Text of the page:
Strikes a balance that should appeal to fans of either musician – and to neutrals too.
John Eyles 2010
Over the past two decades, pianist Brad Mehldau has been consistently inventive, notably with his own trio. His eclectic taste led him to perform compositions by Nick Drake and Radiohead alongside his own music. In contrast, Swedish mezzo-soprano Anne Sofie von Otter is renowned for her operatic roles and performances of lieder. She has recorded with Elvis Costello and made an album of Abba covers, but has shown no previous inclination to sing jazz.
This pairing is not an immediately obvious one, initially looking like a project dreamed up by record company executives. It actually arose out of the pair’s mutual respect which led to Mehldau writing the song cycle Love Songs for her to perform at Carnegie Hall in 2009. Following that, they decided to record together.
Love Songs is an album of two very different discs. The first one contains an extended version of that song cycle, for which Mehldau set seven love poems to music, including five by lyrical poet Sara Teasdale plus one each from Philip Larkin and E. E. Cummings.
Von Otter’s performances emphasise vocal purity over the content of the verses, giving them a chilly beauty. She injects most emotion into the Teasdale poems Because and Did You Never Know?, and they are the better for it. Mehldau mainly acts as accompanist, with only the occasional piano break hinting at the scope of his talent.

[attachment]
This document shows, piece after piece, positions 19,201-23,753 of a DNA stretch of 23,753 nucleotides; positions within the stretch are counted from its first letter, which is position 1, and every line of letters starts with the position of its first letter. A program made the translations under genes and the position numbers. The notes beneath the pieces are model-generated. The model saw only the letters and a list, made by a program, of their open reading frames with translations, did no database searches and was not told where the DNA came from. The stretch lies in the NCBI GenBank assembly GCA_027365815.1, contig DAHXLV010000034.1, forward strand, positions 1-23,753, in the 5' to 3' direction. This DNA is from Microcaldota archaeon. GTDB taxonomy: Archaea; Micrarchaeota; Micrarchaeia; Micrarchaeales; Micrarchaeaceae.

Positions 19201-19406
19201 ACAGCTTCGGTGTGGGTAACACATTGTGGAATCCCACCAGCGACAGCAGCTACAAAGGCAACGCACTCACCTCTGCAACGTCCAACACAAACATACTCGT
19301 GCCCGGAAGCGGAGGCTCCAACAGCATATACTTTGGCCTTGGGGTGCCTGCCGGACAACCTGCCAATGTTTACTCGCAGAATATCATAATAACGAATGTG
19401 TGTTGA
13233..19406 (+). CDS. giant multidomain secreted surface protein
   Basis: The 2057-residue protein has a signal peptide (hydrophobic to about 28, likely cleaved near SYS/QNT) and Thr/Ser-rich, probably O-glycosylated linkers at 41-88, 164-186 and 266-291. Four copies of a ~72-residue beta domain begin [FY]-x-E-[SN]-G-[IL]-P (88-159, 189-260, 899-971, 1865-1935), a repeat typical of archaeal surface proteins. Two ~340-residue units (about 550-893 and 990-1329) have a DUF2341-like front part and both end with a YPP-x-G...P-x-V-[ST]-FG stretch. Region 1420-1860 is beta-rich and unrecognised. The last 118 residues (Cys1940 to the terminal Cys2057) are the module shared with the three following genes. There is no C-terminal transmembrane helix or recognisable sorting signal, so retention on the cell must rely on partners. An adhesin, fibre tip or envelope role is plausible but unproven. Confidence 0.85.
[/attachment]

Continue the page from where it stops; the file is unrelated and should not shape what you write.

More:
For the second disc, the pair suggested favourite songs to each other, unsurprisingly coming up with a varied list of show tunes, chansons and popular songs that balance European and American material. The songs’ common denominators are their strong melodies and emotions. Von Otter sings them all expressively, making this disc warmer and more engaging than the first. She is noticeably more emotive on the songs sung in French, such as Jacques Brel’s Chanson des Vieux Amants. Mehldau gets more space to shine than on his song cycle.
Meetings of jazz and classical musicians run the risk of pleasing no-one. Love Songs strikes a balance that should appeal to fans of either musician – and to neutrals too.